BUENOS AIRES (Reuters) - By the end of President-elect Mauricio Macri’s first four-year term, Argentina will have doubled wheat shipments and surpassed Russia and Brazil as a corn exporter, by some estimates, as the abandonment of years-long trade restraints unleashes the full potential of the country’s vast Pampas farm belt.
Opposition leader Macri beat ruling party candidate Daniel Scioli in Sunday’s election, effectively ending the eight-year, production-sapping feud between farmers and outgoing President Cristina Fernandez, who clamped down on shipments of food-related grains in a bid to damp double-digit inflation.
Macri, who won the backing of the farm lobby with a broad free-market platform, has promised to eliminate corn and wheat export taxes and ditch the quota system that controls international shipments of both crops. He also wants a more competitive exchange rate.
As a result, farmers are likely to begin alternating more often between soybeans and the other crops, not only boosting corn and wheat output, but nourishing the soil as well, aiding soybean yields in the process.
Soy currently grows on 62 percent of Argentina’s cropland compared with about 25 percent in the United States, according to local analyst estimates.
“I planted only about a third of the wheat and corn that I would have liked to this year,” said Santiago del Solar, who manages thousands of hectares in the bread basket province of Buenos Aires. “And this has happened for the last eight years.” He said improved soil thanks to better rotation should allow for soybean output to rise along with that of other crops. Corn and wheat leave mulch behind, which combats erosion.
“We can lower the risk of erosion to almost zero if we rotate crops the way we want to,” del Solar said.
Corn will see the fastest planting area growth next season thanks to a projected improvement in profitability under Macri’s policies, said agronomist Pablo Adreani, who has analyzed Argentina’s grains sector for more than three decades.
He expects farmers will increase their corn acreage from 3 million hectares this season to 4 million in the 2016/17 crop year. Argentina’s corn exports could surge by 44 percent over the next three years to 23 million tonnes, which would make it the world’s biggest supplier after the United States.
Wheat exports may rise from 4.3 million tonnes this season to 11 million by 2018/19, which would be equivalent to about 6.8 percent of global wheat trade, Adreani said.
Even shipments of soy and its derivatives should rise from 45 million tonnes to 52 million in 2018/19, he says.
Argentine farmers and officials across the political spectrum have whole-heartedly embraced genetically modified soy technology, despite controversy over possible health effects.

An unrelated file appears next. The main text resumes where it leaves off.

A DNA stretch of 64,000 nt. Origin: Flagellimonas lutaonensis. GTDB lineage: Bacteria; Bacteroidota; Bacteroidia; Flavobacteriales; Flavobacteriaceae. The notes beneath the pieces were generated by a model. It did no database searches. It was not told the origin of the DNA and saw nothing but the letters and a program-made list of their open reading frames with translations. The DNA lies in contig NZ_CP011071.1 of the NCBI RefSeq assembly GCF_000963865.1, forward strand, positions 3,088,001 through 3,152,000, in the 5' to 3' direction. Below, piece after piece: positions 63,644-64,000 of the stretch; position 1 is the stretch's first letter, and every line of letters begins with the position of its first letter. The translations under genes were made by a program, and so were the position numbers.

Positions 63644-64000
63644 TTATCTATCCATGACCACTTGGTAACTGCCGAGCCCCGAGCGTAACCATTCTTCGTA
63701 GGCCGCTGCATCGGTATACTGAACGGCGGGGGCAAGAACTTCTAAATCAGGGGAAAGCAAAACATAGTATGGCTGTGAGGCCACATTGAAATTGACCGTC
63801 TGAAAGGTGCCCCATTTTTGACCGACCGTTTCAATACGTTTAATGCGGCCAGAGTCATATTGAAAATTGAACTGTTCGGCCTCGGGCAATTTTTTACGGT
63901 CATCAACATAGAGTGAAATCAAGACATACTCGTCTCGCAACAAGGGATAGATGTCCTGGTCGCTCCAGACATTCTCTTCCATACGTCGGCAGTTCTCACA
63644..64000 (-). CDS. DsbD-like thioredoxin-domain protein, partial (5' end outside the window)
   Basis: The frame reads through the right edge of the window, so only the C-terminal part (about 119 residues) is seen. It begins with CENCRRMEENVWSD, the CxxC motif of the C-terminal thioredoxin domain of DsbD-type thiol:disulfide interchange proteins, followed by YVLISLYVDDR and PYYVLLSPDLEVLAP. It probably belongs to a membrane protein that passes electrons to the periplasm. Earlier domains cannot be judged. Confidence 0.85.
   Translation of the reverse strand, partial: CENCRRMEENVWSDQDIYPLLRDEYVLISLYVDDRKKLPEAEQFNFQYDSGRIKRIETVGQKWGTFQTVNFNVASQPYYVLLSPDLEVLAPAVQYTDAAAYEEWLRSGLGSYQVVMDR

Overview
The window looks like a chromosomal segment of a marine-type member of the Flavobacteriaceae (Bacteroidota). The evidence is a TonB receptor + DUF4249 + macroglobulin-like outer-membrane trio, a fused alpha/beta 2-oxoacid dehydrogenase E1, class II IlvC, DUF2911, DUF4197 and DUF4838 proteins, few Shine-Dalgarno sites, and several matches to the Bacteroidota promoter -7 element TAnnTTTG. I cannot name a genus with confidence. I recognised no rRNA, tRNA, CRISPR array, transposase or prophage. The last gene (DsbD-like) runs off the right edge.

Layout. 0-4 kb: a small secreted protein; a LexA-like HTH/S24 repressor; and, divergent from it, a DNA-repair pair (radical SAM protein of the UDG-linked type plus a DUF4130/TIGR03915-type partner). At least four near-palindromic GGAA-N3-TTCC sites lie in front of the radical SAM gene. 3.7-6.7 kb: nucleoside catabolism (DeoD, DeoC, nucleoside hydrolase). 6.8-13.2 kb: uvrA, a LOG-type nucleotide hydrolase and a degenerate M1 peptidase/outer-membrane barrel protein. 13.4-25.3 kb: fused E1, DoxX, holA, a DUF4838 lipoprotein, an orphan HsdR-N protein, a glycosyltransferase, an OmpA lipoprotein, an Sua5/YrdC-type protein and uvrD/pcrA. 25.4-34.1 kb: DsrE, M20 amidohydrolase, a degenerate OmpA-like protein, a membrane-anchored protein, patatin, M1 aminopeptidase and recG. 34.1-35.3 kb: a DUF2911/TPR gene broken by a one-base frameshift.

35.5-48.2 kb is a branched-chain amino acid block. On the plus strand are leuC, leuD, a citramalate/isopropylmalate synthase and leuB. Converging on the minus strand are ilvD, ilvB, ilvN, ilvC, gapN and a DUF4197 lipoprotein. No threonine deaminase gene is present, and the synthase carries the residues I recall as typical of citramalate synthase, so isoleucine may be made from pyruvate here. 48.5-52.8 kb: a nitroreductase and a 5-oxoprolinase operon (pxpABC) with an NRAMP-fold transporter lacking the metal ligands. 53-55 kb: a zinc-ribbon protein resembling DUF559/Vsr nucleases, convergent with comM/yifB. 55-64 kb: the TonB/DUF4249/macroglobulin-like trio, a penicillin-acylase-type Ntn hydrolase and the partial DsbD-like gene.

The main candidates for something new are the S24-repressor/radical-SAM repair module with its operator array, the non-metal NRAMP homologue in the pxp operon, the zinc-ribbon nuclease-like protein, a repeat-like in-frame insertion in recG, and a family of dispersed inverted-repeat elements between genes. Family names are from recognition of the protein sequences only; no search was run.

Modified seeds have contributed to the explosion of soy production on the Pampas over the last two decades and are expected to remain popular with growers well into the future.
Under Fernandez, who is barred by law from seeking a third consecutive term, the country collects a 23 percent export tax on wheat and a 20 percent levy on corn shipments. Exports of soybeans, of which Argentina is the world’s third-largest supplier, are taxed at 35 percent, a levy Macri vows to cut by 5 percentage points per year starting sometime in 2016. In a bid to ensure ample domestic food supplies and keep prices low, Fernandez established a moving export quota system on wheat and corn, which growers say cuts competition among buyers and generates oversupply of the local market. Macri says he will ditch the quota system immediately after his Dec. 10 inauguration. The term is four years with the possibility of one immediate re-election. Macri’s farm policy team sees a 30 percent rise in Argentine grain and oilseed output to 130 million tonnes by the end of his first term in 2019. “The changes could reposition Argentina as a corn producer, with an exportable surplus second only to the United States, as opposed to now, as fourth behind the United States, Brazil and Russia,” said Gustavo Lopez, head of consultancy Agritrend. Factoring in Macri’s policy platform, Lopez said Argentine corn production is set to rise 57 percent to 33.7 million tonnes by the 2024/25 crop year from 27 million in 2013/14. He projects wheat production to leap 54 percent to 18.3 million tonnes from 9.5 million during the same period, and soy to soar 63 percent higher to 72 million tonnes. A WEAKER PESO
Whether the world will crave those increased supplies is another question. International prices are down as grains reserves climb.
Global corn, soybean and wheat ending stocks are projected by the USDA to be the largest ever by the end of the 2015/16 season, following record or near-record crops in the U.S. and South America.
But Argentina’s farmers may be better placed to compete next year thanks to Macri’s pledge to allow the overvalued peso to devalue.
Just as the strong U.S. dollar has made doing business more expensive for U.S. farmers, a cheaper peso would help their Argentine counterparts. “Competitiveness will be restored over the medium- and long- term with the modification of the exchange rate,” said Ernesto Ambrosetti, economist with the Argentine Rural Society (SRA), which represents the country’s biggest farms. He said SRA members are counting on Macri to not only reduce export taxes and ditch the quota system, but to help the sector by reducing Argentina’s double-digit inflation rate and eliminate crop transport bottlenecks by improving highways and paving rural roads that wash out when it rains. “Corn and wheat will start occupying a bigger area,” Ambrosetti said. “That rotation will set the stage for sustainable productivity.”
Additional reporting by Karl Plume and Julie Ingwersen in Chicago; Editing by Alan Crosby